In recent posts, we considered the value of plate appearances that passed through specific counts. For example, PA’s that pass through a 0-2 count are clearly worse (from an average runs perspective) than a 2-0 count. Here we look at the transitions between pitch counts and illustrate the use of a R package to graph the probabilities of different transitions.

A useful way of modeling these transitions is by a Markov Chain. A plate appearance starts with a 0-0 count and there are 11 possible pitch counts (0-1, 1-0, 0-2, 1-1, 2-0, 1-2, 2-1, 3-0, 2-2, 3-1, 3-2) and we’ll call the end of the plate appearance (a walk, strikeout, or a ball put in play) as the “final state”. We call these possible pitch counts (including the 0-0 count) and the end of the PA the “states” and the Markov Chain describes the probabilities of moving among these states in each pitch. (One basic assumption of a Markov Chain is the probability of moving to a new state just depends on the current state and this history of the movement to the current state is not relevant.) Using the 2015 Retrosheet data, we can estimate these “transition probabilities” pretty accurately.

Here is the 13 x 13 matrix that gives these transition probabilities. Starting at the 0-0 count, the first row says that the after one pitch, the new state will be either 0-1, 1-0, or X (in play) with respective probabilities .50, .39, and .11. In contrast, if the current state is 3-2, then the new state (after one pitch) will be 3-2 and X (in play, SO, or BB) with probabilities .29 and .71.

0-0 0-1 1-0 0-2 1-1 2-0 1-2 2-1 3-0 2-2 3-1 3-2 X 0-0 0 0.5 0.39 0.00 0.00 0.00 0.00 0.00 0.00 0.00 0.00 0.00 0.11 0-1 0 0.0 0.00 0.41 0.41 0.00 0.00 0.00 0.00 0.00 0.00 0.00 0.18 1-0 0 0.0 0.00 0.00 0.48 0.34 0.00 0.00 0.00 0.00 0.00 0.00 0.17 0-2 0 0.0 0.00 0.19 0.00 0.00 0.45 0.00 0.00 0.00 0.00 0.00 0.37 1-1 0 0.0 0.00 0.00 0.00 0.00 0.44 0.34 0.00 0.00 0.00 0.00 0.22 2-0 0 0.0 0.00 0.00 0.00 0.00 0.00 0.49 0.33 0.00 0.00 0.00 0.18 1-2 0 0.0 0.00 0.00 0.00 0.00 0.21 0.00 0.00 0.37 0.00 0.00 0.42 2-1 0 0.0 0.00 0.00 0.00 0.00 0.00 0.00 0.00 0.46 0.28 0.00 0.25 3-0 0 0.0 0.00 0.00 0.00 0.00 0.00 0.00 0.00 0.00 0.56 0.00 0.44 2-2 0 0.0 0.00 0.00 0.00 0.00 0.00 0.00 0.00 0.25 0.00 0.29 0.46 3-1 0 0.0 0.00 0.00 0.00 0.00 0.00 0.00 0.00 0.00 0.00 0.47 0.53 3-2 0 0.0 0.00 0.00 0.00 0.00 0.00 0.00 0.00 0.00 0.00 0.29 0.71 X 0 0.0 0.00 0.00 0.00 0.00 0.00 0.00 0.00 0.00 0.00 0.00 1.00

I recently discovered a package ` markovchain `

that is dedicated to manipulations and plots of discrete Markov chains. I have not looked at this package carefully, but given this transition probability matrix, one can create a Markov Chain object and the ` plot `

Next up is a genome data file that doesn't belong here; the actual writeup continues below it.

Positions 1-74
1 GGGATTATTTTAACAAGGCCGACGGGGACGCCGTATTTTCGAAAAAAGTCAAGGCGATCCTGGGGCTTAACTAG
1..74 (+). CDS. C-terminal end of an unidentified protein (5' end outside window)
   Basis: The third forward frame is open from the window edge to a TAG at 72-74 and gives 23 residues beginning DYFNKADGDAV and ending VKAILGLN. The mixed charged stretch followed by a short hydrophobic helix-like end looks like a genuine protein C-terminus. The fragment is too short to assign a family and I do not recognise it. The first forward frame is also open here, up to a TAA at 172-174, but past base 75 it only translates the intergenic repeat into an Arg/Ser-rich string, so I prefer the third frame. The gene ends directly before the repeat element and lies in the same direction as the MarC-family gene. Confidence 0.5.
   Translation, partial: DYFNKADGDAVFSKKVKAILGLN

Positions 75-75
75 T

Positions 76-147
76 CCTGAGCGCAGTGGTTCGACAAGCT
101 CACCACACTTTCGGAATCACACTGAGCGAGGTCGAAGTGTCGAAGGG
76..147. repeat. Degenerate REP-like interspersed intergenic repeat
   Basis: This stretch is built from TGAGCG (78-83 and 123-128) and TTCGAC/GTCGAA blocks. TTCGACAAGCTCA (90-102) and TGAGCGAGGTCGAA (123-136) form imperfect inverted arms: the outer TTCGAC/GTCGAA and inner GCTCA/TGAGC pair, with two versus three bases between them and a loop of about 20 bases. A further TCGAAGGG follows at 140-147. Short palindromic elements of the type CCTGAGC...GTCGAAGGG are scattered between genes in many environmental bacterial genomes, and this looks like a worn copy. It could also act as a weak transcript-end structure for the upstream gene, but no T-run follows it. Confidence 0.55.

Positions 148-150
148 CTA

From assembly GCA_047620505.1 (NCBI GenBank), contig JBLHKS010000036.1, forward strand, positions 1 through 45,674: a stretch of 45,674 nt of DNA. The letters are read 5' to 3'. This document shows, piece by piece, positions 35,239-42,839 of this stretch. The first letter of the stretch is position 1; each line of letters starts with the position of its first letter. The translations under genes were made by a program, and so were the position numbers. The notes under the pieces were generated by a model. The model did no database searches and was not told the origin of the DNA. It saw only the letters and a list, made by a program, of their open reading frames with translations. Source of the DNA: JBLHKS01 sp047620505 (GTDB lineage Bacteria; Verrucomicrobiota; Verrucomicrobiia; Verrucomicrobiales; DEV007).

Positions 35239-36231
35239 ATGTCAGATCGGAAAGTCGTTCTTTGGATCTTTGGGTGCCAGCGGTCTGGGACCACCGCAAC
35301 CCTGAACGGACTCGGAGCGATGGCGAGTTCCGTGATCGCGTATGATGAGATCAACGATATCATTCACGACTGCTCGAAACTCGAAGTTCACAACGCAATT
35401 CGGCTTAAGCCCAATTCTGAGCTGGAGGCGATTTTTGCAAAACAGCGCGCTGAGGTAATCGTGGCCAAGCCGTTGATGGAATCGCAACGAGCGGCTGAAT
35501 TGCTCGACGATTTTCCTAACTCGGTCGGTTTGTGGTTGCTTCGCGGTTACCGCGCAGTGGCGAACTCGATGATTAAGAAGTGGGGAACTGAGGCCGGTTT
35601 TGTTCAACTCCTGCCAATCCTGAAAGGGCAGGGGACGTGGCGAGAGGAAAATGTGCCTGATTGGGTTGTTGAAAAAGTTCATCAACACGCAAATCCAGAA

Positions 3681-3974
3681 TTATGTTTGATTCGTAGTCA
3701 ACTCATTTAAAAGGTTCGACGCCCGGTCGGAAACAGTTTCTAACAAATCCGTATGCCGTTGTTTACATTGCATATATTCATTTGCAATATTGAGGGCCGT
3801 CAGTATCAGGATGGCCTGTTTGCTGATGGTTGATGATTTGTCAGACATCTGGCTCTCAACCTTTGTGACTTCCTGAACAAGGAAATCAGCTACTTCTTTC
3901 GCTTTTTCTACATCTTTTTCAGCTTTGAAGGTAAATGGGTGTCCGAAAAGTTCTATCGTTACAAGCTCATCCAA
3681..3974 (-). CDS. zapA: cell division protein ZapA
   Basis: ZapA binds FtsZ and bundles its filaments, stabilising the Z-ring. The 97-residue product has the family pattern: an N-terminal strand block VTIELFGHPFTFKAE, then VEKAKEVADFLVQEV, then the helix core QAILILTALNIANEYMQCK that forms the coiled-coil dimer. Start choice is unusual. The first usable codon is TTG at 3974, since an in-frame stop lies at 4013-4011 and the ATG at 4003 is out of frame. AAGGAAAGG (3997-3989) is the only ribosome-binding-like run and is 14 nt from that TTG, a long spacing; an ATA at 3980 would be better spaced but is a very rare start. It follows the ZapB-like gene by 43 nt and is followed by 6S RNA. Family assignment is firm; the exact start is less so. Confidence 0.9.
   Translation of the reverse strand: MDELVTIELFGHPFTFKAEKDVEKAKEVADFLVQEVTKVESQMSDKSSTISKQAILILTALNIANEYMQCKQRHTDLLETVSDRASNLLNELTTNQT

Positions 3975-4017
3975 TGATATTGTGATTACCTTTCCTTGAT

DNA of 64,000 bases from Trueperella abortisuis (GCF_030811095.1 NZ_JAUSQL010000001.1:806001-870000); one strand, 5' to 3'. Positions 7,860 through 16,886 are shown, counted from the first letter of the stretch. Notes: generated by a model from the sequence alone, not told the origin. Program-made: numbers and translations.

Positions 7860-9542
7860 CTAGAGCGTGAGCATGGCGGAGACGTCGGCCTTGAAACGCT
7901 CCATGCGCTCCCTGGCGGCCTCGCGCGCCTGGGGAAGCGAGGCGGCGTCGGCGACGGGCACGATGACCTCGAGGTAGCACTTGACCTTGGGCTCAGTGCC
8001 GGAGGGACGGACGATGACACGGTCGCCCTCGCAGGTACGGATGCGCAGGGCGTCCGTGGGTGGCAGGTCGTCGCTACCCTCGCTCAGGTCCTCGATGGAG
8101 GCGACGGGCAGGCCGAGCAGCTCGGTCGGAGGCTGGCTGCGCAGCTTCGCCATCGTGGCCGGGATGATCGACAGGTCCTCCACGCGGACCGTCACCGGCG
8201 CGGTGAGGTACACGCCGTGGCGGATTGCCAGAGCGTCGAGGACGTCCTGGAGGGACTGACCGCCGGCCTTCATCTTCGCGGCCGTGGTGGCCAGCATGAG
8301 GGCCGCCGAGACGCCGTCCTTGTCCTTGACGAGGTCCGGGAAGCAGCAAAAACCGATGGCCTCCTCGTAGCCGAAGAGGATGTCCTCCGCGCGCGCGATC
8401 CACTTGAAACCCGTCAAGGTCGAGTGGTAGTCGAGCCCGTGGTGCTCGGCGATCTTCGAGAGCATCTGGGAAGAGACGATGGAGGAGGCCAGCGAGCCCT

method constructs an attractive graphical display of these probabilities.

Here is the graph for our pitch count Markov Chain.

To make sense of this plot …

- A batter starts in the lower left part of the graph (at 0-0) and moves through pitch counts with more balls and strikes.
- At any count, it is possible to move to the X state (end of the PA) which is represented by the circle in the middle of the display.
- For early pitch counts, there are three movements — add another strike, add another ball or in-play — and they have respective probabilities given by the numbers along the paths.
- For counts with two strikes, note that there positive probabilities of remaining at the same count.
- It is interesting to how the probability of adding a strike to the count depends on the current count. Â Likewise, the probability of adding a ball to the count changes depending on the current count.

There are likely improvements to this display, but it seems more effective than the table in displaying the transition probabilities.

The ` markovchain `

packages simplifies some Markov Chain calculations. For example, to find the probabilities of being in different states after two pitches, one constructs an initial probability vector that says that one begins in a 0-0 count, and then multiplies this initial probability vector (saved in ` initialState `

) by the transition probability matrix (saved in ` dmc `

) twice.

initialState <- c(1, rep(0, 12)) round(initialState * dmc ^ 2, 2) 0-0 0-1 1-0 0-2 1-1 2-0 1-2 2-1 3-0 2-2 3-1 3-2 X [1,] 0 0 0 0.2 0.39 0.13 0 0 0 0 0 0 0.27

We see that it is most likely (after 2 pitches) to be in a 1-1 count, and there is a 27% chance after two pitches that the PA is over.

After five pitches, we see below that there is a 81% chance that the PA is over, and a 9% chance there we are in a 3-2 count.

round(initialState * dmc ^ 5, 2) 0-0 0-1 1-0 0-2 1-1 2-0 1-2 2-1 3-0 2-2 3-1 3-2 X [1,] 0 0 0 0 0 0 0.02 0 0 0.07 0 0.09 0.81

I’ll look at this package more and may post more interesting illustrations in future posts.

How did you find the transition probabilities for the various counts in the large matrix?

Mychelle: Using the Retrosheet play-by-play data, I first created a string which contains the ball and strike sequence. Then I wrote a function which took a particular string like “bbssb” and output vectors of beginning and ending counts. The function is a bit clunky — it may be easier to create these vectors using pitchFX data.

Thanks! That was extremely helpful.

I’m working on doing this for a school project, but I have very little coding experience. Would it be possible for me to test your code to compute the data for this project? I could tell you more about the project.

-Mychelle